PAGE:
Did I Inherit my Tinnitus?

Woman grimacing with hand on the left side of her head suffering from tinnitus

Do you have ringing in your ears that’s driving you mad? Find out what causes tinnitus and whether you might have inherited it.

Tinnitus, what exactly is it?

Tinnitus is the name referring to a person’s perception of a ringing, droning, or buzzing in the ear with no external stimulus present to explain this experience. The direct translation of the word tinnitus is”ringing like a bell”.”

How will tinnitus impact my daily living?

Tinnitus can be frustrating and can interrupt intimate interactions. It’s not a disease in and of itself, but it’s a symptom of other conditions or circumstances in your life such as hearing loss or injury. You might hear tinnitus in one ear or both ears and it can hinder your ability to concentrate.

Tinnitus is always disruptive regardless of how it’s manifesting. Sleep loss, anxiety, and even depression can also be caused by tinnitus symptoms.

What causes tinnitus?

Tinnitus can be persistent or temporary. Sustained exposure to loud noise, like a rock concert, is usually the cause of temporary tinnitus. There are a few medical conditions that tend to go hand-in-hand with tinnitus.

Here are a few situations that typically accompany tinnitus:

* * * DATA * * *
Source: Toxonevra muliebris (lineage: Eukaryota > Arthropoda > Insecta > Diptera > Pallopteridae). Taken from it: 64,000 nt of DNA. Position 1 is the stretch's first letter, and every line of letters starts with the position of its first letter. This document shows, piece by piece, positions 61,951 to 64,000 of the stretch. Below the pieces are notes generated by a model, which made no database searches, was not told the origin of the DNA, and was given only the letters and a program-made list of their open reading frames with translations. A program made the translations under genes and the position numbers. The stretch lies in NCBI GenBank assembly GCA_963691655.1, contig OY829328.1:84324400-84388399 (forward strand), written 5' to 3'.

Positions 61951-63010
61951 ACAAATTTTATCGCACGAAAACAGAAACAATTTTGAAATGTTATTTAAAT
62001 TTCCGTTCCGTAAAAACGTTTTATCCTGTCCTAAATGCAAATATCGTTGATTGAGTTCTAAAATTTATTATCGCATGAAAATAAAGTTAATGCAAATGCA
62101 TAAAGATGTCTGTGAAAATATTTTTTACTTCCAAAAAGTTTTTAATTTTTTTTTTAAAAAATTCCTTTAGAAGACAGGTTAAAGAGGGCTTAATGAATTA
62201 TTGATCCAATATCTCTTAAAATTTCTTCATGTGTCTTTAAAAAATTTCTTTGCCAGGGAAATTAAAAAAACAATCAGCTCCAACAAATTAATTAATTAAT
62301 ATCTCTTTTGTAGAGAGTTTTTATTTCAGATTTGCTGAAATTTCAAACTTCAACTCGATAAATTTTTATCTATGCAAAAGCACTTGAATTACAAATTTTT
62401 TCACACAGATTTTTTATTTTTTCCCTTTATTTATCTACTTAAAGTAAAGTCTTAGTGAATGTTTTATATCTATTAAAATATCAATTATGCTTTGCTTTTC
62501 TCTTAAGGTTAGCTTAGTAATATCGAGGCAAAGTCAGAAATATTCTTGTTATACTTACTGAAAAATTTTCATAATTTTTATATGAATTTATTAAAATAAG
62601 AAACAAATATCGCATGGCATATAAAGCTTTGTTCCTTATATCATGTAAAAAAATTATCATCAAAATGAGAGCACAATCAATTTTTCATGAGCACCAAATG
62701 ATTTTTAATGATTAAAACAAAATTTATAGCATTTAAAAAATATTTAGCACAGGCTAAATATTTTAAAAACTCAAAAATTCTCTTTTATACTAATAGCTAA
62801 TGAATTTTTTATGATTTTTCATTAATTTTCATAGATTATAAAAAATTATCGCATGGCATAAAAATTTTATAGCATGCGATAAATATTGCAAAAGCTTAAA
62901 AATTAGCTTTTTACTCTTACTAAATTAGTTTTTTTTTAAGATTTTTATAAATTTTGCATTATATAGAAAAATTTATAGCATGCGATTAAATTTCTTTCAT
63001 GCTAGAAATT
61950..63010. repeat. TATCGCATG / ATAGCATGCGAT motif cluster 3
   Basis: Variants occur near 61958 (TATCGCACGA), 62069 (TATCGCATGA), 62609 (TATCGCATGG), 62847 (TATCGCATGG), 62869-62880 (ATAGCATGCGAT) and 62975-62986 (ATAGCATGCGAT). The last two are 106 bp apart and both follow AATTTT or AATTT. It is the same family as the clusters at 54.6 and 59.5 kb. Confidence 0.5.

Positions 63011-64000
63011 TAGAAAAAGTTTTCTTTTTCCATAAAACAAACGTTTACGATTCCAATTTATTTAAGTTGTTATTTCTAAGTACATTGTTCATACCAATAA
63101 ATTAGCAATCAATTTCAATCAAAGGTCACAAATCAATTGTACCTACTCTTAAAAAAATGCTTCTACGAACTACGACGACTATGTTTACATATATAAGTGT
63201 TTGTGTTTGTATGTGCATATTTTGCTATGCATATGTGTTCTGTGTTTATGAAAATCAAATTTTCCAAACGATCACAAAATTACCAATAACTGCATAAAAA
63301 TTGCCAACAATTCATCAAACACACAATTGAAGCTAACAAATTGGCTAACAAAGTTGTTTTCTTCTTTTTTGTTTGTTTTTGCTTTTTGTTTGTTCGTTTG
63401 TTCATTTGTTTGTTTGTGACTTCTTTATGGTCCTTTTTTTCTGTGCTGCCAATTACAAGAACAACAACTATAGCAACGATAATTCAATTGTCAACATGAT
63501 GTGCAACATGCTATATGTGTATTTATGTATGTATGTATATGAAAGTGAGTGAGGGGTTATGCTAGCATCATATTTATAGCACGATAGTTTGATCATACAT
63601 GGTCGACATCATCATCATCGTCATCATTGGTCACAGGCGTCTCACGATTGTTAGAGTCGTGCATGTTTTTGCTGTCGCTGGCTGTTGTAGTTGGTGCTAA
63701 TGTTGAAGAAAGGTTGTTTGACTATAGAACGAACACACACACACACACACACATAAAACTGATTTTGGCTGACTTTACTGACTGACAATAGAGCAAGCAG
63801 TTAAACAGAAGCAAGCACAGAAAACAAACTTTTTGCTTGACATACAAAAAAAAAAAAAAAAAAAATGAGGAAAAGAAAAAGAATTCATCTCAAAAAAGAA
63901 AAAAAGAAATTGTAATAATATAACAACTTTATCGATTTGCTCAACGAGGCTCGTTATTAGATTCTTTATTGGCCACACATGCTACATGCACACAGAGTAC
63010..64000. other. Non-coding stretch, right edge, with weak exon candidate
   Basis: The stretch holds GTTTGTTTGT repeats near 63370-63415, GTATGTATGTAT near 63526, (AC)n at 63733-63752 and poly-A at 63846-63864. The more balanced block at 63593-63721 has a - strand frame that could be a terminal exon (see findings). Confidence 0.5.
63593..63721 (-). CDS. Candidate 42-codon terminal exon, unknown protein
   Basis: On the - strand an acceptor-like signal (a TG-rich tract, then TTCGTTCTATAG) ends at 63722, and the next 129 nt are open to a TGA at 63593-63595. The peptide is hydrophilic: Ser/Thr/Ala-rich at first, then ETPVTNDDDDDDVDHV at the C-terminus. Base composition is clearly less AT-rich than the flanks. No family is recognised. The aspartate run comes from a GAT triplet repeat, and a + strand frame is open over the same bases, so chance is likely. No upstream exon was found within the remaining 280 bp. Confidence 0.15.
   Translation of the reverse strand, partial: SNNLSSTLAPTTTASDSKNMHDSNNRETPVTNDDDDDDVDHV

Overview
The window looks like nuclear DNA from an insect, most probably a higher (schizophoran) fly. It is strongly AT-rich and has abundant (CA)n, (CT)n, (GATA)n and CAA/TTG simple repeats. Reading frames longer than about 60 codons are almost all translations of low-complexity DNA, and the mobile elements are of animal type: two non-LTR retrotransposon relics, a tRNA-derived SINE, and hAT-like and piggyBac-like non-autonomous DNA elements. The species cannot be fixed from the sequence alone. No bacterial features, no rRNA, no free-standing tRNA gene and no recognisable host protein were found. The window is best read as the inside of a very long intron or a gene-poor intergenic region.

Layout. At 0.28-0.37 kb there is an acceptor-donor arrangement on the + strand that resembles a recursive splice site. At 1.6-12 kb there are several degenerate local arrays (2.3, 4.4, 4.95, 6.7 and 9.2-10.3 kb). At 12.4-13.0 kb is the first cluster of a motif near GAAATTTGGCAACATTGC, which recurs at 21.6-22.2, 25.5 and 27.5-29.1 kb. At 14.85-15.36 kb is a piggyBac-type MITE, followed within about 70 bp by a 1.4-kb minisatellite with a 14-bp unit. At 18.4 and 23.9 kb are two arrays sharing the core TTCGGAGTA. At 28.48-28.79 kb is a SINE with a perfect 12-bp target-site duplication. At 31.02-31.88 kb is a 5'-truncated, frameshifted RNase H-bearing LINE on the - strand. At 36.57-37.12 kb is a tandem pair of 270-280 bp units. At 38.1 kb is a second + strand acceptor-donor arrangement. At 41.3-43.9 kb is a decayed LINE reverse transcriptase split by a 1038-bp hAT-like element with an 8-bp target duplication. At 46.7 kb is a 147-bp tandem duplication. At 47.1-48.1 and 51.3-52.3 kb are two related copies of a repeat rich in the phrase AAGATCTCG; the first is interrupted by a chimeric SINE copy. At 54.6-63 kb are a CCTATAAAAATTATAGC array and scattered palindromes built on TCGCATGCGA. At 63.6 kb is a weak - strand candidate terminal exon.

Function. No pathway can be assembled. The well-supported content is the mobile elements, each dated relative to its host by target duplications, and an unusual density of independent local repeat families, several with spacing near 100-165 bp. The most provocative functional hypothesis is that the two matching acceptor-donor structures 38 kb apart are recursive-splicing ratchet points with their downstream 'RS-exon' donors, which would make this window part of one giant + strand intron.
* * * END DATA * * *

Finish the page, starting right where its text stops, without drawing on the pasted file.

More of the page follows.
• Different medications
  • Exposure to loud noise for extended periods of time
  • Bruxism, more commonly referred to as teeth grinding caused by temporomandibular joint problems, or TMJ disorder
  • Anxiety or depression
  • Inner ear cell damage and irritation of the delicate hairs used to transport sound, causing arbitrary transmissions of sound to your brain
  • Age-related hearing loss
  • Injuries to the neck or head
  • Excessive earwax build-up
  • The ear bone has changed
  • Infection of the inner ear
  • Injuries that impact nerves of the ear
  • A benign tumor, called acoustic neuroma, forms on cranial nerve
  • Meniere’s Disease

Could I have inherited this tinnitus from my parents?

Generally, tinnitus isn’t a hereditary condition. However, your genetics can play a part in this condition. You can, as an example, inherit a tendency for your ear bone to change. Abnormal bone growth can trigger these changes and can be passed down through genes. Here are a few other conditions you might have inherited that can cause tinnitus:

  • Certain diseases
  • Being prone to inner ear infections or wax build-up
  • Predisposition to anxiety or depression

You can’t directly inherit tinnitus, but there are conditions that become breeding grounds for tinnitus which you might have inherited.

If your family has a history of tinnitus, you should certainly come in for an assessment.

The site information is for educational and informational purposes only and does not constitute medical advice. To receive personalized advice or treatment, schedule an appointment.

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